A few years ago I was working in a job I loved with a company that was doing highly sophisticated technical work (i.e., not what most consumer web companies do). I loved my technical role and the challenges and freedom it afforded me, but I felt that there was a whole other side of the world that I didn’t understand.
I enrolled in a part-time MBA program in a well-ranked business school and got to work on case studies, networking, and all that good stuff on nights and weekends. My relationships became tired and strained, and I literally sweat through managing both a technical career and a demanding academic curriculum. It took me some time (almost five years!), but I graduated with an MBA.
If you were to listen to some startup types (or worse yet, your early-stage VC investors), you’d skip grad school and stick to ramen in your garage while trying to nail a huge viral coefficient and plastering whiteboards with agile index cards and a huge-ass lean canvas. After all, the only things that matter to your business are your user acquisition techniques and the number of people on your LinkedIn that are wearing hoodies in their profile pictures, right?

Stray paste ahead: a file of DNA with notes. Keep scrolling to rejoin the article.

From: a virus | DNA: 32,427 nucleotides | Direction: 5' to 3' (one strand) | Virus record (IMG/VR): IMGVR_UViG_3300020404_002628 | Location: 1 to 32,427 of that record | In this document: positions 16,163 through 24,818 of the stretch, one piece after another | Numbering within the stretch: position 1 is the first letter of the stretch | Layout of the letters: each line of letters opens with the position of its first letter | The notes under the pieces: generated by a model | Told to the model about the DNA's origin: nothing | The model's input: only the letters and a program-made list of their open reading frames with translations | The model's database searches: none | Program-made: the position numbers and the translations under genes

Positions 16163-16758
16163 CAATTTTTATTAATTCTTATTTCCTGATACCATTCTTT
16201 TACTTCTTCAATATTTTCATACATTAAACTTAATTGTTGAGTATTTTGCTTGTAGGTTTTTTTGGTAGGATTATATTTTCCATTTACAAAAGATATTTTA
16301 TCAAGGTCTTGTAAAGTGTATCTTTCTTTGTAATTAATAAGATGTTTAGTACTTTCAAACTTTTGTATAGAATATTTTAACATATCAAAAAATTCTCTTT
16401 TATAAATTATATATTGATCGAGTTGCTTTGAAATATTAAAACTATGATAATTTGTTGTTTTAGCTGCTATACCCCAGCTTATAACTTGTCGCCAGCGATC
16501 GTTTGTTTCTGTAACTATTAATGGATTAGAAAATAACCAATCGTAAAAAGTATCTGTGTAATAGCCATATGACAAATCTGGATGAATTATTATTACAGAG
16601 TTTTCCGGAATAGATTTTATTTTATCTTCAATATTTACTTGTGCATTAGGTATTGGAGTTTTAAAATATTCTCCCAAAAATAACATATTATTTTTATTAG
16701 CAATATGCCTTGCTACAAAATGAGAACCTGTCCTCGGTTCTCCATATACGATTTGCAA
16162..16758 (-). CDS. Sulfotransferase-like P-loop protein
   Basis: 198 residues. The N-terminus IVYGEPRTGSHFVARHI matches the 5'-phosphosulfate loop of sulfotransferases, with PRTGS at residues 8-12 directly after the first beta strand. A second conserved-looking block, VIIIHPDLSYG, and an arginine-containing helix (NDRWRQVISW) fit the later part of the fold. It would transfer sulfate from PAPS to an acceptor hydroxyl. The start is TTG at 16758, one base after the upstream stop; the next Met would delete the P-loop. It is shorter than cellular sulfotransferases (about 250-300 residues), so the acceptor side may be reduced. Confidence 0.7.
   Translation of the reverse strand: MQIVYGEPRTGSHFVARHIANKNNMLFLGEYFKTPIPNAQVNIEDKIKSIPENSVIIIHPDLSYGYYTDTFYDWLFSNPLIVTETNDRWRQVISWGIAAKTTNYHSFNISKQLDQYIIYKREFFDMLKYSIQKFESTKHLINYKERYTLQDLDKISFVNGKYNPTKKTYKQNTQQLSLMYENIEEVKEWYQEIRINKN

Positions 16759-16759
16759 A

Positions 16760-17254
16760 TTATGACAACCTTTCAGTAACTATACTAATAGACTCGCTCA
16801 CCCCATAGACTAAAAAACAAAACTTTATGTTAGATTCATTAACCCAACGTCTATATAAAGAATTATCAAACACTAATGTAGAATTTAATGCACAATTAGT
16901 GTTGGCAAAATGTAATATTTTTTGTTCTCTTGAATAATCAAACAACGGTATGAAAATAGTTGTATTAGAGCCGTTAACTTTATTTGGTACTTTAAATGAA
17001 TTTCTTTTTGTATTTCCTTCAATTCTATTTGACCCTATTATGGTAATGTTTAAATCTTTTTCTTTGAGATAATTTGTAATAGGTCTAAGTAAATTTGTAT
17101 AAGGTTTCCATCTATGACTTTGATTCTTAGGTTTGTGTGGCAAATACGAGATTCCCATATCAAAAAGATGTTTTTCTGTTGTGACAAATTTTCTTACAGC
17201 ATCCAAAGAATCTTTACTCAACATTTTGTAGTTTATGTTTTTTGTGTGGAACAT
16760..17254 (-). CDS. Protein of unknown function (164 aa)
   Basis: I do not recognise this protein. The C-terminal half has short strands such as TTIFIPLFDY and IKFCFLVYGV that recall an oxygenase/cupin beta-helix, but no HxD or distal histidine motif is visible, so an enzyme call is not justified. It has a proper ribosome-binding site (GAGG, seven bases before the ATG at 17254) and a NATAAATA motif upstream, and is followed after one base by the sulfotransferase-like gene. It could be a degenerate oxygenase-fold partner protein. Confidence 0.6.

This is why, if you’re serious about being an entrepreneur, an MBA will give you an extra edge.
MBA programs vary from school to school, but you can be sure that by the time you’re out you’ll be conversant in a range of topics. You’ll know enough of everything ...